The first celebratory bottle of milk was buttermilk

Winners swigging milk after the Indy 500 is the race's most famous tradition. It started after Louis Meyer, a three-time winner, asked for buttermilk after winning in 1936. Sounds pretty disgusting to drink (buttermilk tastes much better when marinating fried chicken), but a tradition was born. According to the Indianapolis Motor Speedway, "an executive with what was then the Milk Foundation was so elated when he saw the moment captured in a photograph in the sports section of his newspaper the following morning that he vowed to make sure it would be repeated in coming years." So yes, shameless marketing was a thing even then.

While the tradition disappeared between 1947 and 1955, it started again in 1956, and Indy 500 winners have been drinking milk ever since. The American Dairy Association even has a whole "Winners Drink Milk" campaign based on the tradition. Each year's Indy 500 winner has a choice of milk these days between whole, skim, and 2 percent (but no chocolate milk), and local dairy farmers present them the milk bottle.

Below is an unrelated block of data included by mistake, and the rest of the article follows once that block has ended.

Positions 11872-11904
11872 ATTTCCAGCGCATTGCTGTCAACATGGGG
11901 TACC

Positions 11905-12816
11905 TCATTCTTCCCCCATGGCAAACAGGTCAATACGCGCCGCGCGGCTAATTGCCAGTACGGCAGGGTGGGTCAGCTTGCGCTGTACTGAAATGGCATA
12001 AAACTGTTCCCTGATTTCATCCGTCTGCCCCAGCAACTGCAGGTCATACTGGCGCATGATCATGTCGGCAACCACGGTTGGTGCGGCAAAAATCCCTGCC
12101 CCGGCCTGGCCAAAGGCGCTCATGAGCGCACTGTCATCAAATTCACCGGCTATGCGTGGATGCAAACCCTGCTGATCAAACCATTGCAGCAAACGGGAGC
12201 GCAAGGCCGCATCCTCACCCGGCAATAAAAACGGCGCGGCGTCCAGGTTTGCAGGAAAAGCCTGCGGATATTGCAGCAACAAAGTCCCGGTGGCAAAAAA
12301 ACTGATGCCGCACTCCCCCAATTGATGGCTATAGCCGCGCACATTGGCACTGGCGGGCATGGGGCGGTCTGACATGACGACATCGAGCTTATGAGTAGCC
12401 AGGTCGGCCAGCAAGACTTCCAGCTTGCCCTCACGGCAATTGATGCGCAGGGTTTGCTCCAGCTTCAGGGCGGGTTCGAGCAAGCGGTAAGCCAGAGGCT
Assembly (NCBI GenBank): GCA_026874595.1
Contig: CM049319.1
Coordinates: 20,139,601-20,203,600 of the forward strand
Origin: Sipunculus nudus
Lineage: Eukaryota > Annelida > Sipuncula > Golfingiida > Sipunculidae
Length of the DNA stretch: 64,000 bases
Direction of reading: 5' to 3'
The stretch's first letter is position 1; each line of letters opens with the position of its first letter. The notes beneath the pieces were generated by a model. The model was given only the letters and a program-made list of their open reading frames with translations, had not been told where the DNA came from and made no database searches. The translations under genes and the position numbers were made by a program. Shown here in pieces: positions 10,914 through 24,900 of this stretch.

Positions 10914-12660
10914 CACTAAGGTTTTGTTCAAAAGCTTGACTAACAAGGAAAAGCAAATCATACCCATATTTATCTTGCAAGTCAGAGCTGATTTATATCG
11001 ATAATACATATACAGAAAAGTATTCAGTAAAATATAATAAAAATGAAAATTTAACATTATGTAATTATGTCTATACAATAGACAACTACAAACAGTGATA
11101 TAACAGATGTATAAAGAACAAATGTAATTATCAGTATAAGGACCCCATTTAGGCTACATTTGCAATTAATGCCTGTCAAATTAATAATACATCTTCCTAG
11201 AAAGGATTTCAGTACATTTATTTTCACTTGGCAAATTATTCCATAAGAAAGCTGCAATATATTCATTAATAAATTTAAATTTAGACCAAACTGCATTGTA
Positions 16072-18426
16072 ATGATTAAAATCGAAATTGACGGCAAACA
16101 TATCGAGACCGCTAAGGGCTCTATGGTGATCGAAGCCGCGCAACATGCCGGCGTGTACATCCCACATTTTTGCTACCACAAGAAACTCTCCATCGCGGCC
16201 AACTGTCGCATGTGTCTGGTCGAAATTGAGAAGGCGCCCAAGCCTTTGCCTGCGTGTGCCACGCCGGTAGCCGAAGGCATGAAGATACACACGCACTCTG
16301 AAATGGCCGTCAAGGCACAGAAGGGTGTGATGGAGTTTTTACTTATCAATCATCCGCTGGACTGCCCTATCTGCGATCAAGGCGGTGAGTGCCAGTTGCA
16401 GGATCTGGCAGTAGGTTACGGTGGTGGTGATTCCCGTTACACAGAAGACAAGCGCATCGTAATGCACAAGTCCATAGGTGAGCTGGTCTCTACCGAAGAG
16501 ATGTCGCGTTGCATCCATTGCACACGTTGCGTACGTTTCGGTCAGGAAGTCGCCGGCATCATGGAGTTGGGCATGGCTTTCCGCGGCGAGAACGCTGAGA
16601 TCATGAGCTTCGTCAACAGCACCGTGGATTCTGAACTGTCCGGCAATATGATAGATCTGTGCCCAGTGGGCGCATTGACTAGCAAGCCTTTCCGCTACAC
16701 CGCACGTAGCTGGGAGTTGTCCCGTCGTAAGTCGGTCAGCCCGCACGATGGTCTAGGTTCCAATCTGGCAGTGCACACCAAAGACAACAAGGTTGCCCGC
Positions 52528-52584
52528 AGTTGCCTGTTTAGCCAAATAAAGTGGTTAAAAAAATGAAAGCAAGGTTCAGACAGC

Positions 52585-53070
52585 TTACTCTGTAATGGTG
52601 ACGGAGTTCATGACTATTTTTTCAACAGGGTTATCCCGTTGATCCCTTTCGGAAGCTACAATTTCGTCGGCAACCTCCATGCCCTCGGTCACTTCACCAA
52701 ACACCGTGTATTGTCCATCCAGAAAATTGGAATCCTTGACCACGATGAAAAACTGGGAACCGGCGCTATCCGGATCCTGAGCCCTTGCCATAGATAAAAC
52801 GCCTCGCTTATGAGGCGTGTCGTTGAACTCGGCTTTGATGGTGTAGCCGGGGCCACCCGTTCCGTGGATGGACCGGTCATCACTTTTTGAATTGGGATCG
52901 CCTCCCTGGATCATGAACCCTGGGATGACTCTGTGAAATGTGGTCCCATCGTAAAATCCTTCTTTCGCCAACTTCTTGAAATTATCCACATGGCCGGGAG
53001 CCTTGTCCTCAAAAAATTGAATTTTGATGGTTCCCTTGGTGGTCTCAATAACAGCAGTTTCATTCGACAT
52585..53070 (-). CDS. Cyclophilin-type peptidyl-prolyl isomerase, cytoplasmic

In 1993, Emerson Fittipaldi got booed after winning the Indy 500 for drinking orange juice instead. He owned an orange grove, and was doing marketing of his own. What a rebel.

The trophy is NSFW

Unlike how there's a new trophy in Major League Baseball for each World Series champion to keep (or in the case of the Chicago Cubs, to let the Commissioner's Trophy be manhandled at a rock concert), there's only one trophy for the winner of the Indy 500—the Borg-Warner Trophy. It's like how there's only one Stanley Cup for hockey, only this award is a little, well, racy. Just take a look at the random naked man waving a race flag at the top of the race trophy, a stylistic nod to the ancient Greeks.